Residual levels vary significantly across ethoxylated ingredients and cleaning applications, so an accurate calculation is the first order of business. We can help you review use levels of ethoxylated surfactants in your formulations as well as 1,4-dioxane levels in the specific surfactant grades you are sourcing. We can also bridge the gap with our supplier partners to obtain technical information quickly, as well as assist with any calculations and assessments.
If the calculation shows 1,4-dioxane levels are too high, what reformulation options are available?
Formulators can consider lowering the level of ethoxylated surfactant to a compliant level or replacing it with another type of surfactant that doesn’t produce dioxane. This can be done either by replacing ethoxylated surfactants with bio-based surfactants or by rebalancing primary and secondary surfactant levels to achieve compliance.
The good news is we have many ingredient options to explore in reducing 1,4-dioxane or formulating away from it. However, it’s important to understand every chemistry behaves differently, so key performance attributes can be affected when swapping or balancing ingredients. Careful planning, proper understanding of the performance factors and behaviors, and robust testing and analysis can help formulators avoid the most common and costly pitfalls.
We know the surfactants serve essential functions in our formulation, so how can we lose the dioxane without losing the efficacy or processing features along the way?
That's the technical challenge of replacing these workhorse ingredients. Ethoxylated surfactants are pervasive across the supply chain precisely because they provide a long list of useful functions and features to product makers and product users. Additionally, the varying structures of the surfactants and their ability to perform together as a primary or secondary ingredient allow attributes to be adjusted in the lab to meet a customer’s performance objectives. For example, a primary surfactant might cleanse and generate foam, while the secondary surfactant maximizes stability and texture while maintaining mildness.
Given these application-specific attributes, there are a variety of corresponding performance issues formulators can encounter when making ingredient changes and attempting to balance primary and secondary surfactants. The ratio of anionic to nonionic surfactant is essential for product stability. For example, substituting an anionic surfactant such as sodium lauryl sulfate to decrease the dioxane level can produce too much foam, a problem in some cleaning products. Another technical factor that can affect performance is hydrophilic–lipophilic balance (HLB), a scale that helps cleaning formulators match the proper emulsifier to the different types of soils or stains being removed.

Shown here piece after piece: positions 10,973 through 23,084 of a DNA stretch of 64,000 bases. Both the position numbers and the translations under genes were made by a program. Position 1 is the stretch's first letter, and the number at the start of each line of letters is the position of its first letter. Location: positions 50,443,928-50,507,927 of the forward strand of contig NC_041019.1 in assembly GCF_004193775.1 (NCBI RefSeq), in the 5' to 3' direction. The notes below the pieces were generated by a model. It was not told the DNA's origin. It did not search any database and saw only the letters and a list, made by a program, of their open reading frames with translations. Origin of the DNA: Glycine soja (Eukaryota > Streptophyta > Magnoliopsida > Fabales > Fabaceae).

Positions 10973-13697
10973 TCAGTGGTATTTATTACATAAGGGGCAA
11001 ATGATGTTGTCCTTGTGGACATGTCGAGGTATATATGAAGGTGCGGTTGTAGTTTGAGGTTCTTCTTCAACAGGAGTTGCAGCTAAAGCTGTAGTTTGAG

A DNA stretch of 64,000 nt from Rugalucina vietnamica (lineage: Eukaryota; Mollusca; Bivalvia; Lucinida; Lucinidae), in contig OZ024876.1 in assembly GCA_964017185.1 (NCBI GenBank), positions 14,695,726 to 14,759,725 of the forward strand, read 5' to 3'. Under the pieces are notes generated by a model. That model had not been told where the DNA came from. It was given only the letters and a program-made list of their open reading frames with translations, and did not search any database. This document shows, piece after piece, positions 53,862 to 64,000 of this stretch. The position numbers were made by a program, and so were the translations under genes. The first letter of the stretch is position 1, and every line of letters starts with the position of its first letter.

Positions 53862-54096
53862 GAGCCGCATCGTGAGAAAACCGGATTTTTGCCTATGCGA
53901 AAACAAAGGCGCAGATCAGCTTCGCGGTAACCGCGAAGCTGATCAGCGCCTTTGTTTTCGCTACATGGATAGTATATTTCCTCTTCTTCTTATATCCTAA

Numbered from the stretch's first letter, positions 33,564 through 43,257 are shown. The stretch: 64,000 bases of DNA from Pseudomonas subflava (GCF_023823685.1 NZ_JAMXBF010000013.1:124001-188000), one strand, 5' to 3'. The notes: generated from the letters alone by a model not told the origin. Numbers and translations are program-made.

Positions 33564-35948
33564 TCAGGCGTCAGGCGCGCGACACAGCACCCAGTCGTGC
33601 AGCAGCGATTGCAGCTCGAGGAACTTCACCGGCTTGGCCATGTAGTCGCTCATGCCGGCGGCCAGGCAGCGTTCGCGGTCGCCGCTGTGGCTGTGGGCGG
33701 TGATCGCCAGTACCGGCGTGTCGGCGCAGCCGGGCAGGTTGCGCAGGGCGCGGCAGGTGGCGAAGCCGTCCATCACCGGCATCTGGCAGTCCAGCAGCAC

What about the new bio-based surfactants? Can these new classes of surfactants solve the dioxane challenge and benefit my product line?
Yes, and there are more options than ever. As we begin to know more about concerning ingredients like dioxane and other volatile organic compounds – and as consumers seek out safer and more sustainable options – the industry has responded by innovating new classes of naturally derived surfactants that not only perform well from a cleaning and emulsifying standpoint but also from a sustainability standpoint, delivering on factors like skin gentleness, cold-water performance, renewable feedstock sources and biodegradability.
Here are a few new ingredient classes we’re sourcing for solutions in our labs and development centers:
- Enzymes and probiotics are an exciting new class of materials being used to innovate across cleaning applications. These biological ingredients can replace a portion of the ethoxylated surfactant to bring dioxane levels below the new limits with excellent cleaning and odor-removing performance – all while allowing cleaning manufacturers to tout natural-ingredient claims and maximize sustainability goals.